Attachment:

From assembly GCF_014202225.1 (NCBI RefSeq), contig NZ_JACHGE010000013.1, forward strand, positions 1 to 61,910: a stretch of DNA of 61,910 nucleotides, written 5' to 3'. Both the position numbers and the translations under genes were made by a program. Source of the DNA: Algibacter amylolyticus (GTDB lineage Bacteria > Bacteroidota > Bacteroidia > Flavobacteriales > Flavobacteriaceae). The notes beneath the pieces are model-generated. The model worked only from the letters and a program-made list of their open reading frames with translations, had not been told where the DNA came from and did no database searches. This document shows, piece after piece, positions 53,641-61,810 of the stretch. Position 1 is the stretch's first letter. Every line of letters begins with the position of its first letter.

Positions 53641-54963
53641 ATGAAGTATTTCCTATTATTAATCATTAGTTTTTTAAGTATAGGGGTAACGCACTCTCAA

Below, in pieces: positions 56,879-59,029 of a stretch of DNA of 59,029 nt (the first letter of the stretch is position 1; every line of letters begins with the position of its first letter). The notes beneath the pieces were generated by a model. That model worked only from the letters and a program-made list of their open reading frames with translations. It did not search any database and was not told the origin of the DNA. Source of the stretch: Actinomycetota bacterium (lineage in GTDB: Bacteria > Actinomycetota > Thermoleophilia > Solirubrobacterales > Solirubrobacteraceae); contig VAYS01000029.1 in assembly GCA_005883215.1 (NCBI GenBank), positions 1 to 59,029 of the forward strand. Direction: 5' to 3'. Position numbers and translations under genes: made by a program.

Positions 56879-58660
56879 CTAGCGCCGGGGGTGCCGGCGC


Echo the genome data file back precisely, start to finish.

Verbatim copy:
From assembly GCF_014202225.1 (NCBI RefSeq), contig NZ_JACHGE010000013.1, forward strand, positions 1 to 61,910: a stretch of DNA of 61,910 nucleotides, written 5' to 3'. Both the position numbers and the translations under genes were made by a program. Source of the DNA: Algibacter amylolyticus (GTDB lineage Bacteria > Bacteroidota > Bacteroidia > Flavobacteriales > Flavobacteriaceae). The notes beneath the pieces are model-generated. The model worked only from the letters and a program-made list of their open reading frames with translations, had not been told where the DNA came from and did no database searches. This document shows, piece after piece, positions 53,641-61,810 of the stretch. Position 1 is the stretch's first letter. Every line of letters begins with the position of its first letter.

Positions 53641-54963
53641 ATGAAGTATTTCCTATTATTAATCATTAGTTTTTTAAGTATAGGGGTAACGCACTCTCAA

Below, in pieces: positions 56,879-59,029 of a stretch of DNA of 59,029 nt (the first letter of the stretch is position 1; every line of letters begins with the position of its first letter). The notes beneath the pieces were generated by a model. That model worked only from the letters and a program-made list of their open reading frames with translations. It did not search any database and was not told the origin of the DNA. Source of the stretch: Actinomycetota bacterium (lineage in GTDB: Bacteria > Actinomycetota > Thermoleophilia > Solirubrobacterales > Solirubrobacteraceae); contig VAYS01000029.1 in assembly GCA_005883215.1 (NCBI GenBank), positions 1 to 59,029 of the forward strand. Direction: 5' to 3'. Position numbers and translations under genes: made by a program.

Positions 56879-58660
56879 CTAGCGCCGGGGGTGCCGGCGC